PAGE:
Programmatic platforms automate the process of buying and selling ad inventory in real-time auctions. This has both pros and cons for publishers.

On one hand, programmatic allows publishers to monetize a broader range of ad inventory and audiences, often at higher CPMs than direct sales. Publishers can also tap into new formats like native ads, connected TV, and digital out-of-home.

On the other hand, programmatic means less control over which ads appear and what data is collected. Advertisers are increasingly demanding more transparency into place placement and performance. And privacy regulations like GDPR and CCPA have made data-driven targeting more challenging.

To maximize programmatic revenues, publishers need to:

  • Optimize page speed and viewability
  • Implement header bidding to increase competition for inventory
  • Experiment with private marketplaces and programmatic guaranteed deals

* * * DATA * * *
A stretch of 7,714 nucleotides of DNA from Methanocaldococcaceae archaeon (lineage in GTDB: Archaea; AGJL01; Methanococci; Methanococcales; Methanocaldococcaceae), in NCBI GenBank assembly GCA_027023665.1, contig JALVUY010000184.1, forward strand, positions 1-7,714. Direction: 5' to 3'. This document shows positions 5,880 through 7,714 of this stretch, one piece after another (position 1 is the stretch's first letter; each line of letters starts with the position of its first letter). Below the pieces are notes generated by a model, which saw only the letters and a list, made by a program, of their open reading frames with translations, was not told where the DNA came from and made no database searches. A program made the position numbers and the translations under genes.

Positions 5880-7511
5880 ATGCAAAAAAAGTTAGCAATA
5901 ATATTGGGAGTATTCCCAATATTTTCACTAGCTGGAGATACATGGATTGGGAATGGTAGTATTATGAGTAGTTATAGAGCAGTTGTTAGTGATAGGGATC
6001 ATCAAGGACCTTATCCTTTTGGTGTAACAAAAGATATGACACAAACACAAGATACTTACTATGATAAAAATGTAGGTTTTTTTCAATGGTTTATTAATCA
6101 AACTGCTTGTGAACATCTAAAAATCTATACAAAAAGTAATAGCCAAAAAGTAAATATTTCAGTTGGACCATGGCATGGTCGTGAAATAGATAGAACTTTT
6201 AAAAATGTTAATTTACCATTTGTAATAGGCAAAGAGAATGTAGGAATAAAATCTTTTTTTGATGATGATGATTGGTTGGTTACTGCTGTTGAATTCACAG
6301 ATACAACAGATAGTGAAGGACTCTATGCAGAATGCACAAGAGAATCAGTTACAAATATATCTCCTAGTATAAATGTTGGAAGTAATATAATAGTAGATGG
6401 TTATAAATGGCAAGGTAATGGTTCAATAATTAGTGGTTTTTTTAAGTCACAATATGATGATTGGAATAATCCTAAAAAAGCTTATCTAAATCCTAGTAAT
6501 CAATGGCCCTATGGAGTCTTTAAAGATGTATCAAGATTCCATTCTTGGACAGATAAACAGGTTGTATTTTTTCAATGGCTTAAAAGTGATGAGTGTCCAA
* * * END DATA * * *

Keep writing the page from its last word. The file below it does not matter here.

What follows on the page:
• Collect and activate first-party data
  • Invest in brand safety measures and fraud detection

"The most successful programmatic publishers are taking a holistic approach," says Stephanie Layser, VP of Advertising Technology at NewsCorp. "They‘re breaking down silos between direct and programmatic, aligning incentives, and prioritizing reader experience."

Conclusion

As the digital publishing landscape grows more complex, the most resilient media companies are pursuing diversified monetization strategies. From memberships to ecommerce, there are more paths than ever to turning attention into revenue.

However, the fundamentals still apply. Publishers need to focus on serving their audience‘s needs, building trust and loyalty, and providing unique value. That‘s the key to making any monetization strategy sustainable.

It‘s also critical to stay nimble and experiment. New technologies like AI, blockchain, and VR are opening up opportunities in personalization, micropayments, and immersive storytelling. Audio is having a moment, with podcasts and smart speakers offering new touchpoints. And first-party data is the new oil, driving targeted advertising and product development.

The publishers that will thrive in the coming years are the ones that stay audience-obsessed and adapt to these trends. If you can build a passionate community around your content, and offer them value across multiple channels and formats, the monetization will follow.